Modularity - the future, building, and packaging

This session was a great introduction to how things are going to fit together, we dove pretty far into the weeds with some of the tech behind how Fedora Modularity fits together and ultimately if anyone is interested in digging in there, the official docs really are quite good. I would recommend anyone interesting in learning about the technical details about modularity to give it a look.

Let's Create a Module

In this workshop, put on my Tomas Tomecek, we learned how to create a module and feed it into the Fedora Module Build System (MBS). This was an interesting exercise to go through because it helped define the relationship between rpms, modules, non-rpm content, and the metadata that ties all of this together with disjoint modules to create variable lifecycles between different sets of software that come together as a module. I was unable to find the slides from the talk, but our presenter recently tweeted that a colleague of his wrote a blog post he thinks is even better than the workshop, so maybe give that a go. :)

Continuous Integration and Deliver of our Operating System

The topic of Continuous Integration (CI) is one that's extremely common in software development teams and it is not a new concept. But what if we were going to take that concept and apply it to the entire Fedora distribution? Now that might be something special and could really pay off for the user and contributor base therein. This is exactly what the Fedora CI initiative aims to do.

What's most interesting to me about this presentation was that it went through an exercise of thought and then showed specifically how a small team was able to accomplish more work than almost anyone though they could because they treat the bot they've written to integrate their CI pipeline with various other services as a member of the team. They taught themselves to not think of it as a system but as a team member they could offload work to, the work that nobody else wanted to do.

I look forward to seeing a lot of this work come to fruition.

Day 4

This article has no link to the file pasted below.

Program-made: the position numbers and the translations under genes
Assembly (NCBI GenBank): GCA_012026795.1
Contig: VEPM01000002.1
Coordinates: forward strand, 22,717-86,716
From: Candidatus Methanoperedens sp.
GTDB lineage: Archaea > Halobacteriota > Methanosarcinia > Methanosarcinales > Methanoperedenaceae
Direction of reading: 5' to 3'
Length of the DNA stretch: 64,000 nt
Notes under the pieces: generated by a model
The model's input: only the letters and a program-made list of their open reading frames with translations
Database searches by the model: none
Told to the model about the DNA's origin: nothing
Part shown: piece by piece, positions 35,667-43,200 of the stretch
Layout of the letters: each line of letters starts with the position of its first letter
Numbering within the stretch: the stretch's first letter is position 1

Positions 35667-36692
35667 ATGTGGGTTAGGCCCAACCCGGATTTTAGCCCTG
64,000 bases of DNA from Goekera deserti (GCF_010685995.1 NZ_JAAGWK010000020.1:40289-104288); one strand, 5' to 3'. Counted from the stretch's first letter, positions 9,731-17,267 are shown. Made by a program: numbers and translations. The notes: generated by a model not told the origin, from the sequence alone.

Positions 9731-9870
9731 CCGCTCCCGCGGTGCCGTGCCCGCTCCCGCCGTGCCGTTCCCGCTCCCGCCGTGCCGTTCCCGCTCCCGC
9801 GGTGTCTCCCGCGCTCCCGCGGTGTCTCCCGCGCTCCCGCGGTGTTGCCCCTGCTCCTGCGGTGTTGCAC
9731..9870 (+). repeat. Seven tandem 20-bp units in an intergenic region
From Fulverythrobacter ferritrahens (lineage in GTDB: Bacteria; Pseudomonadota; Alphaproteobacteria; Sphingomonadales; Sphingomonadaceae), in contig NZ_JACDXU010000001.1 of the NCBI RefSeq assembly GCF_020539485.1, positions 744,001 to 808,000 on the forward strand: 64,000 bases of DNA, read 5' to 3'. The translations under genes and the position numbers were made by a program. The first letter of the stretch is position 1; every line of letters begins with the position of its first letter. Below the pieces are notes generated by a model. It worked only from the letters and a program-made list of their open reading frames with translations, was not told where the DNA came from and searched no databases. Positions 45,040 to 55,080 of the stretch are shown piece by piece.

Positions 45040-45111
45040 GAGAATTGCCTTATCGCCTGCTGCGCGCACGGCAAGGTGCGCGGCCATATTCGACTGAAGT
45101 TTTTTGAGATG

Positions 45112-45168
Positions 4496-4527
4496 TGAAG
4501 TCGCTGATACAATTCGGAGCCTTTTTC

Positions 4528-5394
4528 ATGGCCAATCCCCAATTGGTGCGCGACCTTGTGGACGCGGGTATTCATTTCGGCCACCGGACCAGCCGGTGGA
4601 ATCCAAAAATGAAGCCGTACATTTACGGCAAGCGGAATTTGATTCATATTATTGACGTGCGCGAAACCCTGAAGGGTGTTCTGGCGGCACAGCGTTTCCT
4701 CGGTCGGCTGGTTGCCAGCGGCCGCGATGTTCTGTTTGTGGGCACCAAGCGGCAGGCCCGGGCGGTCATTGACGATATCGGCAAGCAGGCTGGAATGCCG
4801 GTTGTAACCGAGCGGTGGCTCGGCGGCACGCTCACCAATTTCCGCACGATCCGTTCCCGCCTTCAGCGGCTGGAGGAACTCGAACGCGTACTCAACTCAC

The last day of the conference we had a "Show and Tell" where various members from different aspects of the projects got together and worked on things. The rest of the day was a hackathon for those who were still in-town and not traveling back home mid-day.

As always, Flock was a blast and I can't wait for Flock 2018!

Until next time...

Slice of Cake #19

Posted by Brian "bex" Exelbierd on September 18, 2017 01:10 PM

A slice of cake

In the last bunch of weeks as FCAIC I1:

  • Failed to post my slice of cake on 21 August 2017. If I had, it would have mentioned that I:
    • fought with a printer … and mostly lost :(
    • worked hard on the final Flock tasks including booklet printing, last minute supplies and badge labels (see printer fight above).
    • was excited and surprised by the rapid launch of the all new docs.fedoraproject.org. A blog post explaining the changes is coming soon2.
  • Attended Flock. Overall I think the conference was a success and I am excited by all of the session and general feedback people have been posting. I know that the council has a lot to think about as we work on next year.
  • Attended a bunch of meetings in Raleigh in Red Hat Tower.

À la mode

  • Was actually in the US on Labor Day for the first time in a long time. It’s still weird to work US holidays.
  • Was the emcee at Write The Docs in Prague, Czech Republic. Two days of talks and all of them introduced by me :).

Cake Around the World

I’ll be traveling some and hope you’ll ping me for coffee if you’re nearby.

  • Personal travel with limited Internet 29 September - 14 October
  • Latinoware, Foz de Iguacu, Brazil, 18 - 20 October
  • BuildStuff.lt, Vilnius, Lithuania, 15 - 17 November
  1. Holy moly it has been a while since I served up some cake! 

  2. For some definitions of soon. 

Flock 2017: How to make your application into a Flatpak?

Posted by Pravin Satpute on September 18, 2017 10:43 AM

"How to make your application into a Flatpak?" was on the first day and delivered by Owen Taylor.